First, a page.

You can add a failure reason to any failed test in mabl to help you understand why your tests are failing and the state of your overall development.
Every classified failure will be reported on right from the main dashboard and can be exported from the results page to use in your team's own reporting tools. While you're on the results page you can also filter these recent runs by failure category, or lack thereof. Additionally, click on any of the failure reasons in the dashboard chart to be taken right to that page prefiltered.
It's important to see the big picture when testing complex applications with many parts. The more you and your team mark the reason for failed tests, the more you'll get an idea of your overall application's quality. Right from the dashboard, you'll see your top failure periods for the last 30 days filtered for whatever environment you've selected directly above. If most of your tests fail because of test implementation issues, you may want to try out our branching feature to make sure that your regression or smoke tests aren't being affected by new features added to your app.
Additionally, you can also export these results from the Results page via the
Download CSV button in the filter bar. The report will be filtered by any application you have set as well as any other filters you have selected. These filters will persist between sessions automatically, so be sure to clear them once you leave the page.
Whether you're logging into the mabl app and landing on the dashboard or you're clicking on a direct link to a test failure, the failure reasons filter will help you spend less time trying to understand why things went wrong.
In the top right corner of the output page of a failed test, you'll see the
Select failure reason dropdown. If you don't, it's probably because someone already set a failure reason. Just hover over the element to see who changed it last and when.
If someone hasn't already set the failure reason, just set a new one here to keep track of it for later once you've debugged it. You and your teammates will all be able to view the failure reason from here and the Results page. If you want to see what other tests failed because of that reason, just click the failure reason on "Top failure reasons" dashboard chart or use the "Failure reason" filter from the Results page. This page doesn't show every run that ever happened, but it will show the most recent ones.
If you want to easily find what failures haven't been categorized yet by your team, you'll want to go right to the Results page. Find the
Failure reason filter up at the top and select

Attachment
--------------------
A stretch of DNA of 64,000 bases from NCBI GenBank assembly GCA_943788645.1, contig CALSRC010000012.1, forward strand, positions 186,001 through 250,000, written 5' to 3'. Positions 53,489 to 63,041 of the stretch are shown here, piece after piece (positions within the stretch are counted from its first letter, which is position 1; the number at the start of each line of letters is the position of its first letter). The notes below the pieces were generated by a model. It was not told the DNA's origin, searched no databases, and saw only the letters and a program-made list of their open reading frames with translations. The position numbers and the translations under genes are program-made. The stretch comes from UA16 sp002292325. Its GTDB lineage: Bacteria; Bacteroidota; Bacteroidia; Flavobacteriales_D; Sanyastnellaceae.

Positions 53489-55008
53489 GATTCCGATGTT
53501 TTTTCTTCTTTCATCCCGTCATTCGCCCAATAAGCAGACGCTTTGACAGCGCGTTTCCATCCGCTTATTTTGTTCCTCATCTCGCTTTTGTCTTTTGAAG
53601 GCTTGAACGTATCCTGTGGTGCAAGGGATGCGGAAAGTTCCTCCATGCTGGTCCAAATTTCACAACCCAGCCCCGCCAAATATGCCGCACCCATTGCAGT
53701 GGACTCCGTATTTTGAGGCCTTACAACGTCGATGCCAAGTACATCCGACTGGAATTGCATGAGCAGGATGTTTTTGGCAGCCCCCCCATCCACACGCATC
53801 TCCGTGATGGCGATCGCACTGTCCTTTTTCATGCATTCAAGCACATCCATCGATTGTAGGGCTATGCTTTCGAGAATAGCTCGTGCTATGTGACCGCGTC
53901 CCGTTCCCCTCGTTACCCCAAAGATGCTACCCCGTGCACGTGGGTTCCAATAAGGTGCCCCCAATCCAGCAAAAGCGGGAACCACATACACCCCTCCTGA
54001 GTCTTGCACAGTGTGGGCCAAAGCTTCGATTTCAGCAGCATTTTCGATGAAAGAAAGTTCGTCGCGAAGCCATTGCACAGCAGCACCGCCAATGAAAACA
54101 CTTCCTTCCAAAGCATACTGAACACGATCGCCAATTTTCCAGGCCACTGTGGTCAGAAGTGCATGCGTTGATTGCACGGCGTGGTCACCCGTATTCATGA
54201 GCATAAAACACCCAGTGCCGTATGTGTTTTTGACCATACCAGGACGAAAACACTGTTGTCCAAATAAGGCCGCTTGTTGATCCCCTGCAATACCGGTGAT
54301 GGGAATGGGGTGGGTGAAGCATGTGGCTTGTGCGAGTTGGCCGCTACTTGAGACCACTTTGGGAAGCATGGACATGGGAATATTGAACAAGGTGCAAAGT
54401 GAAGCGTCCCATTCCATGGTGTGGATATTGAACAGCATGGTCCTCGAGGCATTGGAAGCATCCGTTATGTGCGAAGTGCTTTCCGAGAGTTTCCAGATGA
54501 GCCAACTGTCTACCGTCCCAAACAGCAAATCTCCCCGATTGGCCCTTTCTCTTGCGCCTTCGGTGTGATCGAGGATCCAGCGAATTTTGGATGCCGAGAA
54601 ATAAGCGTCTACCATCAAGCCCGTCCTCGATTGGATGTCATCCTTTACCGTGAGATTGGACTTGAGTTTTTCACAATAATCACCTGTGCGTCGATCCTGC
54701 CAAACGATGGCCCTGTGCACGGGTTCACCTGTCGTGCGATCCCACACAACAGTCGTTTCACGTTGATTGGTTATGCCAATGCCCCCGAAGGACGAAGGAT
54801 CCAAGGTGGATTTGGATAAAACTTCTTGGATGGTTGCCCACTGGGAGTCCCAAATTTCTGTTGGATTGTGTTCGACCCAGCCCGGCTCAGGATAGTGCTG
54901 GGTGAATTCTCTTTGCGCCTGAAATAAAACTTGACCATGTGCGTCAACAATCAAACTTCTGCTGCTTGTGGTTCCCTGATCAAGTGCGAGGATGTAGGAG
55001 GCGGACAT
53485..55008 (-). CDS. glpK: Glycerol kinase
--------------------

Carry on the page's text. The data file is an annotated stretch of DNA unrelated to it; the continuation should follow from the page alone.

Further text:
Uncategorized. This will filter all the recent test results and exclude those with existing failure reasons. As mentioned above, you can also easily export this list of tests with the
Download CSV button in that same filter bar. Use the workspace application filter in the header to limit these results to a single application.
Where's my historic data?
The best way to access historic test data is with our BigQuery export integration, which gives you the ability to report on all your test runs from one place. With this integration, you're also able to view all of your categorized failures from the time you set it up.
First, you'll want to navigate to any failed test. Now look where
Edit Steps appears in the top right, you'll also see a dropdown for
Select failure reason. Simply click it to set a failure reason.
If this is the first failure that you've categorized, you should see the chart on the dashboard say
100% for whatever reason you chose. Each subsequent test that's categorized will update this chart as long as the test ran within the last 30 days.
Ad hoc runs
Ad hoc test runs, which are test runs without a plan, can be classified with a failure reason. However, they are excluded from the "Top failure reasons" dashboard chart as well as the "Test run history" chart.
If you want to remove the failure reason, just click the
X on the dropdown. It'll remove the existing failure category. This still counts as an edit, so if you hover over the dropdown it will show the last person to remove the reason.
This failure reason just means that mabl has caught a bug that's caused your test to fail, such as a button disappearing after a recent release or a popup appearing where it shouldn't have previously.
This issue is any failure caused by something local to your testing, development, or other environments. This could be a variety of issues, such as dev credentials that are no longer valid or an environment suddenly becoming private.
Network issues are any failures that may be related to mabl failing to connect to your app.
These failures are ones related to how the test was originally trained. This could be that a branch wasn't merged for a new feature, the steps were recorded in the wrong order, or than an important step was accidentally deleted.
Timing issues are failures related to the performance of your application. This is great for situations where an element that needs to be interacted with fails to load in time for mabl to interact with it. We recommend using the Wait Until Step in that situation to make your tests more robust.
This issue type is for anything that might not fit into the category above. It's really up to you what you'd like to classify here.
This issue is for any failures that are believed to be related to how mabl is executing your tests. We recommend also reaching out to the mabl support team in-app if this does affect you.
Updated 7 months ago